Essex: Big rise in police stress statistics


- Credit: IAN BURT

THE number of days stressed police officers have taken off sick has doubled to more than 9,000 in the past three years, new figures have revealed.

The statistics, released by Essex Police following a Freedom of Information request, reflect the number of stress-related absences within the constabulary since 2010.

Officers took 9,139 days, including weekends and rest days, off due to stress last year – a sharp rise on the 4,594 sick days recorded in 2010.

In the past three years a total of 20,517 days were lost due to sickness.

Bernard Jenkin, MP for Harwich and North Essex, said the figures represented a challenge for Essex Police’s new chief constable.

“A high sickness absence rate is a strong indicator of low morale, low motivation and poor leadership,” he said. “An organisation going through change might suffer a higher sickness rate but the leadership should be addressing this with determination to find out why people are opting to stay at home rather than coming into work.

“This is a big challenge for the new chief constable.”

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The total number of rostered days officers took off sick with stress between 2010 and 2012 was 13,268.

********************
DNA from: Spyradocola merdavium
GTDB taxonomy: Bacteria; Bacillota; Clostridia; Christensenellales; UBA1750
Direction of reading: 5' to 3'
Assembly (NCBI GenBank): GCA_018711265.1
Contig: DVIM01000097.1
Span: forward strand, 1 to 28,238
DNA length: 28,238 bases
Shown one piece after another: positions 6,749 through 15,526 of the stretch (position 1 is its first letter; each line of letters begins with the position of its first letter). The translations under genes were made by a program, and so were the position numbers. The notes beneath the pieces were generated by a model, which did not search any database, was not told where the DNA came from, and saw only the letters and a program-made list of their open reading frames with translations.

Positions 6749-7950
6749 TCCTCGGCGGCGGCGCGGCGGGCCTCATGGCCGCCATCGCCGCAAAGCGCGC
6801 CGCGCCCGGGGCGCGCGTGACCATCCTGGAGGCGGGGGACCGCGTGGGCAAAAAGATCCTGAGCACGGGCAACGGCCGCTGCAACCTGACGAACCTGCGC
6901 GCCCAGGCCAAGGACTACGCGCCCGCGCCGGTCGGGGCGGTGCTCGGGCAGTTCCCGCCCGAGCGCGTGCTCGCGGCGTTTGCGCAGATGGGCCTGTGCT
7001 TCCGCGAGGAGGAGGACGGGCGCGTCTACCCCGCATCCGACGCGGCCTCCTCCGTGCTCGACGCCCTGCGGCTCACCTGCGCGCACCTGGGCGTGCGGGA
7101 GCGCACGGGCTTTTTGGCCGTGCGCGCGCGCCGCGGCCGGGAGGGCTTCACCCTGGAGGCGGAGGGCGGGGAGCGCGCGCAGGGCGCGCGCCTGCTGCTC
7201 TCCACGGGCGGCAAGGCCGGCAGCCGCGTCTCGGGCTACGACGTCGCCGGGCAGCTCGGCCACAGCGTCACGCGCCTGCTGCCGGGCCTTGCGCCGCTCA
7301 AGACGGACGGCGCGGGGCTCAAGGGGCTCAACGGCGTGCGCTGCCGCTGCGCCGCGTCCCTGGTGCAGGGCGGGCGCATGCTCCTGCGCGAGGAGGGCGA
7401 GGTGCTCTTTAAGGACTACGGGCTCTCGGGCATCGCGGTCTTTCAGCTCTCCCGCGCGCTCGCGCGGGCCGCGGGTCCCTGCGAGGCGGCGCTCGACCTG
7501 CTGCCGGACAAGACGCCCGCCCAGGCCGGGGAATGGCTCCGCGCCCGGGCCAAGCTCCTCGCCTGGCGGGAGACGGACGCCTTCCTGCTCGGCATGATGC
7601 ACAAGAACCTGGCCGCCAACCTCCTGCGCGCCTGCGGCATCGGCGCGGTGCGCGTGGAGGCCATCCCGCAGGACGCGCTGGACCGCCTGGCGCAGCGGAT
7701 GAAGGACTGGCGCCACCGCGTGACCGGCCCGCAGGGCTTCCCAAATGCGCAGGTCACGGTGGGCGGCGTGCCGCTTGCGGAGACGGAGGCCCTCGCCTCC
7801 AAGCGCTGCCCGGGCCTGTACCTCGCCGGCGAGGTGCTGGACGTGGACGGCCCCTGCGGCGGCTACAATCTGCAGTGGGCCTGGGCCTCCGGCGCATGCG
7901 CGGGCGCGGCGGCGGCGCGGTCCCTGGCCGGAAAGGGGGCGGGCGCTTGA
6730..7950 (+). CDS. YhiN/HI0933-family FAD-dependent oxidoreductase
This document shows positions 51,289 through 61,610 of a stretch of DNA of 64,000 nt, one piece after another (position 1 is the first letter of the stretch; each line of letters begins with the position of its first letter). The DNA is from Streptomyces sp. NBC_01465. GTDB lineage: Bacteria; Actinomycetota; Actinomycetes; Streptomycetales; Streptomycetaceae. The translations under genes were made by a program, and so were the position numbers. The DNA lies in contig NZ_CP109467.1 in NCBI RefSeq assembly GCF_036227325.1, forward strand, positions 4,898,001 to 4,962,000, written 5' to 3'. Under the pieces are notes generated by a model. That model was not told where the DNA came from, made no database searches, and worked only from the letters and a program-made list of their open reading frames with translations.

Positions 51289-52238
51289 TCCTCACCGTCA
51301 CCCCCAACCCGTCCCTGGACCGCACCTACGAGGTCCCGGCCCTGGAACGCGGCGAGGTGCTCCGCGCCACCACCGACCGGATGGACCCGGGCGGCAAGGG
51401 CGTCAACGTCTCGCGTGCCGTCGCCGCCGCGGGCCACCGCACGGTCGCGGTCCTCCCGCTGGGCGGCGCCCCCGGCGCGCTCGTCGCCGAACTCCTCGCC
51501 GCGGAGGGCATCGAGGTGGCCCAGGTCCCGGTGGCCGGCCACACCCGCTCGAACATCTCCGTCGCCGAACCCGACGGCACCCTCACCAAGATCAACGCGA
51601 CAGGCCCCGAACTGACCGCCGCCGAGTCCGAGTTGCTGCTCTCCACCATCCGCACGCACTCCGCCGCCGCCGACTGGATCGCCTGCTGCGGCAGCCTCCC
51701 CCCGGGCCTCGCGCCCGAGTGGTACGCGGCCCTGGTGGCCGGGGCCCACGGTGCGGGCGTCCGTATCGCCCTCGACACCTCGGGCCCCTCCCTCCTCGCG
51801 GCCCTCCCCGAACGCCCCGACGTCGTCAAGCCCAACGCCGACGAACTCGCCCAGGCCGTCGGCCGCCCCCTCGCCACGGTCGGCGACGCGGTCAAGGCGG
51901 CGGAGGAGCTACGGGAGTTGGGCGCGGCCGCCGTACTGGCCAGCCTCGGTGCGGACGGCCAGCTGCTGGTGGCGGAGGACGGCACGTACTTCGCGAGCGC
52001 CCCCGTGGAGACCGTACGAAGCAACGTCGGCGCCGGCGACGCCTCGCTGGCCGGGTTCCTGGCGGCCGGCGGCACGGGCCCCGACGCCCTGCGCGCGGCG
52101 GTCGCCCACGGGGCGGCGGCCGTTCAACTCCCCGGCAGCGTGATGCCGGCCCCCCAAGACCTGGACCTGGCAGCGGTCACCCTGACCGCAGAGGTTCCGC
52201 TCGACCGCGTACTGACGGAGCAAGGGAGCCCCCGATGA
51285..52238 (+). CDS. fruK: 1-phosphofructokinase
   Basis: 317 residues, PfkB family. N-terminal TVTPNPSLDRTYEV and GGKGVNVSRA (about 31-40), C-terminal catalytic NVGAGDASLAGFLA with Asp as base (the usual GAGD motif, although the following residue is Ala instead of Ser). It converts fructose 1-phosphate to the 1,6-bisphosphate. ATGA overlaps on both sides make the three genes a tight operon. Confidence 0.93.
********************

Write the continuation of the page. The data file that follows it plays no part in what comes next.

Figures show there were 2,928 absences recorded in 2010, 4,325 the following year and 6,015 in 2012.

In a statement Essex Police said: “Policing has always been a demanding job and in the 21st Century it remains the case.

“This places great demands on our officers and staff on a daily basis.

“We are aware that there has been a rise in stress-related sickness over the last few years.

“This is not wholly attributable to the work place as stress occurs in all our lives through financial matters, family stresses and bereavements etc.

“Given the current economic climate it is safe to say that some of this increase will mirror personal stress suffered in many large organisations at this time.”

The force adheres to national guidelines in relation to long-term sick pay. It allows officers with long-term sickness to be fully paid and then each case is individually reviewed.

The statement added: “During the past few years Essex Police has also undergone major operational changes as it strives to save millions of pounds from its budget.

“This has resulted in several rounds of redundancies which has been stressful for all those involved.”

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